In this monthly series, Amanda Brady of Major Lindsey & Africa interviews management from top law firms about the increasingly competitive business environment. Here we feature Melanie Green, chief client development officer at Faegre Baker Daniels LLP.

  • 2 Courts Accept Contract Terms That Limit TCPA Exposure

    Meredith Slawe

    No other appellate court has followed the Second Circuit's Telephone Consumer Protection Act decision in Reyes. However, two district courts within the Eleventh Circuit recently did — holding that consent to be contacted cannot be unilaterally revoked where such consent was obtained in a bargained-for contract, say attorneys with Akin Gump Strauss Hauer & Feld LLP.

  • Opinion

    Court Doubles Down On Incorrect Right Of Publicity Ruling

    Ronald Katz

    A California federal court's refusal last week to reconsider Davis v. Electronic Arts magnifies the manifest errors in its recent decision by ignoring the blatantly obvious identifiability of the former NFL players, says Ronald Katz of GCA Law Partners LLP.

  • How The Beijing Convention Is Changing Aviation Security

    James Jordan

    The recently enacted Beijing Convention has created a new international legal framework around emerging threats to the safety of civil aviation, including illegal transport of biological, chemical and nuclear material. But it may also expose carriers and their employees to criminal liability if legitimate activities are not carefully managed, says James Jordan of Holman Fenwick Willan LLP.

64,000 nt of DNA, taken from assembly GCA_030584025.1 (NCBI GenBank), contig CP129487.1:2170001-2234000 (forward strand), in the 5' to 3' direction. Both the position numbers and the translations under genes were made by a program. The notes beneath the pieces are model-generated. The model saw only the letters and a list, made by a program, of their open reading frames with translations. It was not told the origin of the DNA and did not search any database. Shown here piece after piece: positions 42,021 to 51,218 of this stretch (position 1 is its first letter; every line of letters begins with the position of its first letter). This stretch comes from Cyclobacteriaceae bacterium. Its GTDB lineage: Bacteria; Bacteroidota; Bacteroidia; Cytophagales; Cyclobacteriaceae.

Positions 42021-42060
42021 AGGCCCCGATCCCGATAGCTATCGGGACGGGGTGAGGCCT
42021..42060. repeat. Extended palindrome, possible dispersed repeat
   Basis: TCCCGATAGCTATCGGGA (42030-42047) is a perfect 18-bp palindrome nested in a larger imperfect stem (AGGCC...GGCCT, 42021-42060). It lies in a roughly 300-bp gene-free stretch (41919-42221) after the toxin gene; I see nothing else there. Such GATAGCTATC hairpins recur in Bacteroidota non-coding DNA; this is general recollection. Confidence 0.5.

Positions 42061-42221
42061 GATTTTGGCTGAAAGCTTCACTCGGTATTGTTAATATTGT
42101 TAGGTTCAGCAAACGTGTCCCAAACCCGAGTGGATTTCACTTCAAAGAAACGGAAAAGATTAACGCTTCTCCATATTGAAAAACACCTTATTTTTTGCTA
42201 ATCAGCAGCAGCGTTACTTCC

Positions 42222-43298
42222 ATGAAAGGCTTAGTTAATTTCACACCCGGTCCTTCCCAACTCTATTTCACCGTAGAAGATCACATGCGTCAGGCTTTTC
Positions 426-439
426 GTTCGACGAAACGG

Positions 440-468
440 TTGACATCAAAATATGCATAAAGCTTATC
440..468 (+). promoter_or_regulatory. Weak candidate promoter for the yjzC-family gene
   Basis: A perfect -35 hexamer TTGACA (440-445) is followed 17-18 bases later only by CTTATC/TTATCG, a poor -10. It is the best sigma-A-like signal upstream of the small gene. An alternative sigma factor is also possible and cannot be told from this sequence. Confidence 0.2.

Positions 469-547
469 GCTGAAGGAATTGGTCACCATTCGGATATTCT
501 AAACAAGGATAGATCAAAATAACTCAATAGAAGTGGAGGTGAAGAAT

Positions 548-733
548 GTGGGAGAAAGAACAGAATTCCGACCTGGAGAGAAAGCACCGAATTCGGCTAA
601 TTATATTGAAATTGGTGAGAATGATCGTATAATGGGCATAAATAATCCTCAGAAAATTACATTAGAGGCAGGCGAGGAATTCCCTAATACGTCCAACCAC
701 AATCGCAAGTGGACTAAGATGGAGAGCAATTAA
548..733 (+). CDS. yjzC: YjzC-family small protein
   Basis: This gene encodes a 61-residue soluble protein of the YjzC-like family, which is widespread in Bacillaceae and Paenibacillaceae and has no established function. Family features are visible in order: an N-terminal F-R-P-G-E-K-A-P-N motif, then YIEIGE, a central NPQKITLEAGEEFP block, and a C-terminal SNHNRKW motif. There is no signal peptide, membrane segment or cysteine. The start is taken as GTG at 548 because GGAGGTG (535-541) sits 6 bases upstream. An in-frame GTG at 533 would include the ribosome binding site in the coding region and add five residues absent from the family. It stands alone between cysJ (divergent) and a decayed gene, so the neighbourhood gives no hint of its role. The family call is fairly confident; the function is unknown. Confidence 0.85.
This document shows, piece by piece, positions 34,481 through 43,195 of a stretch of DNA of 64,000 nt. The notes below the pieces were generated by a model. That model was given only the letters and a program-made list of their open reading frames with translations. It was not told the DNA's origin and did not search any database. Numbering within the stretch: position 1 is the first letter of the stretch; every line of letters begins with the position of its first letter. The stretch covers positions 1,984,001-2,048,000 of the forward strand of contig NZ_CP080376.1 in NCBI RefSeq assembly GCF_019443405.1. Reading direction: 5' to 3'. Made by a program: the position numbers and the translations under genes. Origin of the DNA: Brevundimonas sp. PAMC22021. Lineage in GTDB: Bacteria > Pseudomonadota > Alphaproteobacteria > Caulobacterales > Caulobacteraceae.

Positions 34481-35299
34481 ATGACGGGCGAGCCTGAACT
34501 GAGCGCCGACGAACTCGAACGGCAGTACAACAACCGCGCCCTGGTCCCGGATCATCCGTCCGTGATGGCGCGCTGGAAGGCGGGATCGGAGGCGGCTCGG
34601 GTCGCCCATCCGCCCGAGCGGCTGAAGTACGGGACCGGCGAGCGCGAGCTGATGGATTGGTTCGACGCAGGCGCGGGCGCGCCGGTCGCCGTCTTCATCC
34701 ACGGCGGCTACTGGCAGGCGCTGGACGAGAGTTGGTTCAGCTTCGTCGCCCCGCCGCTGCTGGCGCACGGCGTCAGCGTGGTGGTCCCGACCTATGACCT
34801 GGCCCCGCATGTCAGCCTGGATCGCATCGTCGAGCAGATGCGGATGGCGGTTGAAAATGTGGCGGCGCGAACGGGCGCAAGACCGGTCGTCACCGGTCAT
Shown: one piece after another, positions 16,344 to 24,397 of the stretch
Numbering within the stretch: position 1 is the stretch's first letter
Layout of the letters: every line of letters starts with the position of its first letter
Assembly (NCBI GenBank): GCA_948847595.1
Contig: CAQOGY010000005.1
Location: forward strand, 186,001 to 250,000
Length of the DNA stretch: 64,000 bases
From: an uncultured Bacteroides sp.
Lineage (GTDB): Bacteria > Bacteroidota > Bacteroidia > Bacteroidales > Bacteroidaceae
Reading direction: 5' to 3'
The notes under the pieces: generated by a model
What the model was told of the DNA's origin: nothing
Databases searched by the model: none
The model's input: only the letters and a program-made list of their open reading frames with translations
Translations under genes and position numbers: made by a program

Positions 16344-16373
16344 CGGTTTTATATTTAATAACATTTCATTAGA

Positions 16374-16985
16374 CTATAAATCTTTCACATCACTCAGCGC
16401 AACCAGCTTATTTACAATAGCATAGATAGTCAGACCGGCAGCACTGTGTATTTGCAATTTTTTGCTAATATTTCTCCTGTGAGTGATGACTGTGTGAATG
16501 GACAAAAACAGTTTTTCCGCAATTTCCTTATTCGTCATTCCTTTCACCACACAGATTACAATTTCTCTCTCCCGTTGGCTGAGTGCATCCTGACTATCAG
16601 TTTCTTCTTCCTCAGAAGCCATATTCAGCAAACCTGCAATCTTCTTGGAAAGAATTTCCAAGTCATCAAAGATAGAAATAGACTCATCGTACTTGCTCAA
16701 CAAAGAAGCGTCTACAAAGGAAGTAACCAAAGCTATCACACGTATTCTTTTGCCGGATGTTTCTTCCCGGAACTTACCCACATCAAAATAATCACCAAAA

• Preparing For Data Manipulation Attacks


    The next generation of cyberthreats — data manipulation — is here. In this video, Michael Bahar and Vicente Arias Máiz of Eversheds Sutherland LLP discuss what data manipulation attacks are, the importance of proactive planning, and how low-tech and high-tech solutions can help.

  • When Electronic Records Disappear But Legal Issues Linger

    Donna Fisher

    The legal implications of communication tools that automatically delete messages are surfacing in various types of litigation and investigations. As these tools become more popular, a company must constantly evaluate how to reconcile their use with its duty to preserve evidence, say attorneys with Pepper Hamilton LLP.